A group of public pension funds, claiming Bank of America Corp.'s proposed $8.5 billion mortgage-bond settlement could give some investors a windfall, said it had “serious questions” about the fairness of the deal.
The public funds that asked to intervene in the case include the $3.29 billion Chicago Policemen's Annuity & Benefit Fund and the $690 million Grand Rapids City (Mich.) General, Police and Fire Retirement System. They didn't state the size of their investments in Countrywide mortgage-backed securities.
“Public pension funds purchased billions of dollars of Countrywide mortgage-backed securities,” David Scott, a lawyer for the funds, said Wednesday in a statement. “They need to be given a seat at the table to make sure that the settlement is fair, reasonable and in the best interests of the entire class of investors.”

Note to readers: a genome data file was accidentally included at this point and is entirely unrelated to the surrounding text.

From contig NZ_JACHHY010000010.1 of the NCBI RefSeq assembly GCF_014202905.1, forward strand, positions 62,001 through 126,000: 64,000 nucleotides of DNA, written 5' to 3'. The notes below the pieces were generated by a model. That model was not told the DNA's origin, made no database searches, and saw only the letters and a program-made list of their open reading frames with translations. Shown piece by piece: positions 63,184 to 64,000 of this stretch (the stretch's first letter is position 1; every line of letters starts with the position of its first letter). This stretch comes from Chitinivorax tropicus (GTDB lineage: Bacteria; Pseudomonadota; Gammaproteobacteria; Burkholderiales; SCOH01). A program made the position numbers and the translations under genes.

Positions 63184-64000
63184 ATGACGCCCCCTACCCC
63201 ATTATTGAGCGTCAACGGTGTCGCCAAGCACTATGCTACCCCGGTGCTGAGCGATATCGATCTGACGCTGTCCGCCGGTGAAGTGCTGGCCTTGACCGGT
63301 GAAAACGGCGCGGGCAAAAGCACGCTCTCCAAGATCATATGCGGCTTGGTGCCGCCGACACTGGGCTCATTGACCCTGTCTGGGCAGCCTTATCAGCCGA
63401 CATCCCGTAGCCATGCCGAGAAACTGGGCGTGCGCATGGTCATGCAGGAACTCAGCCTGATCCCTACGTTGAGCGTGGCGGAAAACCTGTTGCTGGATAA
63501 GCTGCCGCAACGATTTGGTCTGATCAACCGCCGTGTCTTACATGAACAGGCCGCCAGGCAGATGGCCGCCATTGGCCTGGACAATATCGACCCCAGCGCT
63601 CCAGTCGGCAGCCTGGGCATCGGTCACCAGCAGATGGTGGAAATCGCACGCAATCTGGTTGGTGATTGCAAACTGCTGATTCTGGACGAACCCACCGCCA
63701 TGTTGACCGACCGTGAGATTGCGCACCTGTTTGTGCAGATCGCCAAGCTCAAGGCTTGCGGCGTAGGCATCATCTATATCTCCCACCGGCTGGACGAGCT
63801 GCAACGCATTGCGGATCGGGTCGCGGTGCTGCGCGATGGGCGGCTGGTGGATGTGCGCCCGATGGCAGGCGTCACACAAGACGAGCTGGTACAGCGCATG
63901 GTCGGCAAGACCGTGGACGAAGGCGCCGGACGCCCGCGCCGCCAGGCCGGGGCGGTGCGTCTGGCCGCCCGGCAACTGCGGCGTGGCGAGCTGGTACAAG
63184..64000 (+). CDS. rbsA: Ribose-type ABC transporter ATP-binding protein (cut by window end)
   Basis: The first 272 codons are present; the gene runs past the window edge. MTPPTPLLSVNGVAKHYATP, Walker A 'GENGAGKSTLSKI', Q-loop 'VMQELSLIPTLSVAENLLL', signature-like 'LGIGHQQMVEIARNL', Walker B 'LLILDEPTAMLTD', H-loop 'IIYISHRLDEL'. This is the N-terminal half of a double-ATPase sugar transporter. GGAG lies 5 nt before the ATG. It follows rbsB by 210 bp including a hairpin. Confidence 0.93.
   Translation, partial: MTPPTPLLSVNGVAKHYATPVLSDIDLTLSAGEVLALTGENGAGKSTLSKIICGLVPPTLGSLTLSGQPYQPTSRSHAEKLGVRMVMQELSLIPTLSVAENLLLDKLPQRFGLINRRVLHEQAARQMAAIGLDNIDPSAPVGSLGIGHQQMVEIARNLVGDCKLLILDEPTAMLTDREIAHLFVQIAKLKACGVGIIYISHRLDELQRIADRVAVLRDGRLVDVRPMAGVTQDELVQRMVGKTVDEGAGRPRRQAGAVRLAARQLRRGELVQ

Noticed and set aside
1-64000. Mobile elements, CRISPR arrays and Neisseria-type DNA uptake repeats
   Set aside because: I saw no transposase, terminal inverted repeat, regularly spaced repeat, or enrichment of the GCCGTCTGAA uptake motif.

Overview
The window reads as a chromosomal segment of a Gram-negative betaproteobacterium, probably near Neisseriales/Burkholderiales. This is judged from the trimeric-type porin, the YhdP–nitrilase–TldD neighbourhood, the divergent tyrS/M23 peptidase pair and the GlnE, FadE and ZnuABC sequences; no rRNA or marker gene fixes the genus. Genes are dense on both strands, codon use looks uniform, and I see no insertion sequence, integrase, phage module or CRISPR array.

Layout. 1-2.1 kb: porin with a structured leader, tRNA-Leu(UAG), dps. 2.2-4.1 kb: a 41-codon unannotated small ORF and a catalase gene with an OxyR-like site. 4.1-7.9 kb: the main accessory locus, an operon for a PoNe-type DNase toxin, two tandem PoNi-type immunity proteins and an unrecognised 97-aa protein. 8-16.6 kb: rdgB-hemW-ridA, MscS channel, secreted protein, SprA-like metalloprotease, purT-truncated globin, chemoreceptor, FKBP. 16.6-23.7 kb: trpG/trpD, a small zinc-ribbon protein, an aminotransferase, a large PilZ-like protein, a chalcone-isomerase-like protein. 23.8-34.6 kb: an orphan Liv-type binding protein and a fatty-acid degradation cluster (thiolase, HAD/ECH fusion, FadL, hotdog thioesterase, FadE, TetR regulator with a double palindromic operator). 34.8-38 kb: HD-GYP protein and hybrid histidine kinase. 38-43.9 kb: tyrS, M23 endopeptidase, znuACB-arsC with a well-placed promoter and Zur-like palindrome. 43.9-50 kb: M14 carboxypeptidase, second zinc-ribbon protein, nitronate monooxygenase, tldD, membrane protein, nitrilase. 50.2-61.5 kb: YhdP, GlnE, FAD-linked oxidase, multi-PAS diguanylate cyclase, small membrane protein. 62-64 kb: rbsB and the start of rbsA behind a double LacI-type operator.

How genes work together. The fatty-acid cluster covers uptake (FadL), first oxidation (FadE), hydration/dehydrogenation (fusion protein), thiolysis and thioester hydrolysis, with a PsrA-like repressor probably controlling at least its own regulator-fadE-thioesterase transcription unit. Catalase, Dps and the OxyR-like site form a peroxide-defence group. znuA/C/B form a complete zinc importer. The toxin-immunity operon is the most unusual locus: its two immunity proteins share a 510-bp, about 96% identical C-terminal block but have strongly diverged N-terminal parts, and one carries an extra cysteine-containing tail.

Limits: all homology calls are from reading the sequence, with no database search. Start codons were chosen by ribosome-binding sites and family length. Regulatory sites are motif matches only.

Bank of America said June 29 that it had agreed to pay $8.5 billion to resolve claims by a group of 22 investors, including BlackRock, which wanted the bank to buy back delinquent home loans packaged into bonds by Countrywide Financial Corp., which Bank of America acquired in 2008.
The pension funds said in a filing Wednesday in New York state court, where the agreement has been submitted for a judge's approval, that their interests may not “be directly aligned” with those of the 22 corporate and hedge fund investors that negotiated the settlement.
Kathy Patrick, a lawyer for the 22 investors, and representatives of Bank of New York Mellon Corp., the trustee for the bonds that asked the New York court to approve the settlement, didn't return calls seeking comment after regular business hours. Shirley Norton, a Bank of America spokeswoman, also didn't immediately return a call seeking comment.